Exclusive Interview with Al Hilal Bank CEO, Mohamed Berro

Reading Time: 3 minutes

1.   Many non-Muslims are turning to Islamic-compliant banking instruments. Why is this? What is it about Islamic banking that makes people feel safer?

 Ethical values which Islamic banking brings to the table, such as prohibition of speculation, have steered depositors and investors towards the safe haven of Islamic banking. 

2.   You have ventured into Kazakhstan with the aim of providing Islamic financial solutions for large infrastructural projects. How do you identify markets such as Kazakhstan and what other markets are you exploring?

Al Hilal Bank capitalised on the opportunity to establish the first Islamic bank in Kazakhstan, a county with a vision of becoming the centre for Islamic finance in Central Asia.  Furthermore, Al Hilal Bank seized the opportunity to contribute to the growing economic ties between the UAE and Kazakhstan.

Al Hilal Bank is currently exploring a number of potential expansion opportunities aligned with its strategic directives.

3.   You launched the GCC equity fund in February. What is special about this fund and how has it performed since it was issued?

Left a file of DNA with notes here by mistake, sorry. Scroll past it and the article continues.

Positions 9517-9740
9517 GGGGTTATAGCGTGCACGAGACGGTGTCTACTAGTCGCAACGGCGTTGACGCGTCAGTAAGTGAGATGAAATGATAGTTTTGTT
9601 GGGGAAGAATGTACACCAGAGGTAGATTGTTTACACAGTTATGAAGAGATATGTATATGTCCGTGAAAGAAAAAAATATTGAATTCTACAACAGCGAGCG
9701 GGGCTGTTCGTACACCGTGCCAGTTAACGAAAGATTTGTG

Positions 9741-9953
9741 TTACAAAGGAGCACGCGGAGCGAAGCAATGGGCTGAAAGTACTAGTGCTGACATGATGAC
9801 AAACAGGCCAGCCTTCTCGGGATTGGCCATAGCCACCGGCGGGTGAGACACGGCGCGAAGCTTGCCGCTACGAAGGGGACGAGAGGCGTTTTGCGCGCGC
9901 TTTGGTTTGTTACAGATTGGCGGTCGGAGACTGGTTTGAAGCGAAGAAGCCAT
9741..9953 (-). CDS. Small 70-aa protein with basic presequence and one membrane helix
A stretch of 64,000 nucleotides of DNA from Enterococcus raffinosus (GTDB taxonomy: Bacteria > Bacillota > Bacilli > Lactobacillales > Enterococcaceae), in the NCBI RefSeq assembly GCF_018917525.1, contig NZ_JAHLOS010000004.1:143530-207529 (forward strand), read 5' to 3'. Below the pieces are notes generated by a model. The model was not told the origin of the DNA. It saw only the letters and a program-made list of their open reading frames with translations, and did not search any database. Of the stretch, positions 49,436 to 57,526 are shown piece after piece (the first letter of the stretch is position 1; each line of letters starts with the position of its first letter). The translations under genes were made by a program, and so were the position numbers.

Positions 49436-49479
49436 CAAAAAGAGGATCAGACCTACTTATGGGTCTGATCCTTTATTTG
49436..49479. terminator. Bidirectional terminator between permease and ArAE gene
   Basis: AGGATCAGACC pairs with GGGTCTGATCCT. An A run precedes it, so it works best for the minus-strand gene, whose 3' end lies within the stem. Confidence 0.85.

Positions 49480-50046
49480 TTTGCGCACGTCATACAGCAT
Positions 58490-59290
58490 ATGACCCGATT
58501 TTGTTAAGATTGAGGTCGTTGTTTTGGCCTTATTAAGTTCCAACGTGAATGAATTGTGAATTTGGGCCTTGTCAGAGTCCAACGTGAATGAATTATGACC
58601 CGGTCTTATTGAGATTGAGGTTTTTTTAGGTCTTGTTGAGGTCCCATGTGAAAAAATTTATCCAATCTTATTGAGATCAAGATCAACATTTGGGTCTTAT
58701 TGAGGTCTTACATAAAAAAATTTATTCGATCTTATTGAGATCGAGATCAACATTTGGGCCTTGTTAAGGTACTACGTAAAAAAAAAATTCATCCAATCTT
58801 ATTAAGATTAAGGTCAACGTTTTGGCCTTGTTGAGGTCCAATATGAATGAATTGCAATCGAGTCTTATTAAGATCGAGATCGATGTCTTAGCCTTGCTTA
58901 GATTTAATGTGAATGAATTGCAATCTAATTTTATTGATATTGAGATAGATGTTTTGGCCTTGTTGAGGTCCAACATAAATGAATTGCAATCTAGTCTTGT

The GCC fund was launched to provide our personal banking customers an opportunity to achieve long term capital appreciation by investing in listed Shari’a-complaint equities in the GCC region.

The Fund’s investment strategy adopts a blend of top down and bottom up approach with greater emphasis on stock specific fundamentals. The fund invests in three growth sectors, Consumer discretionary/staples, Infrastructure, and Commodities.

The fund has consistently outperformed its benchmark, the DJIM GCC capped, since its launch.

4.   You have enlisted HSBC to provide custodial and administrative services for this fund. How much Islamic banking expertise is available with banks that do not have a history in Islamic banking?

The objective of appointing HSBC as custodian and administrator for the fund is to maintain segregation of duties over the funds operations in line with International practice.  Our selection was made in light of the significant strides made by HSBC towards the development of their Islamic Banking platform.

5.   A comment on Islamic banking is that many institutions are merely copying western banking concepts, eg sukuk to mimic bonds. Does Al Hilal provide any unique Islamic financial products or do you tailor your products to meet what customers expect from a conventional bank?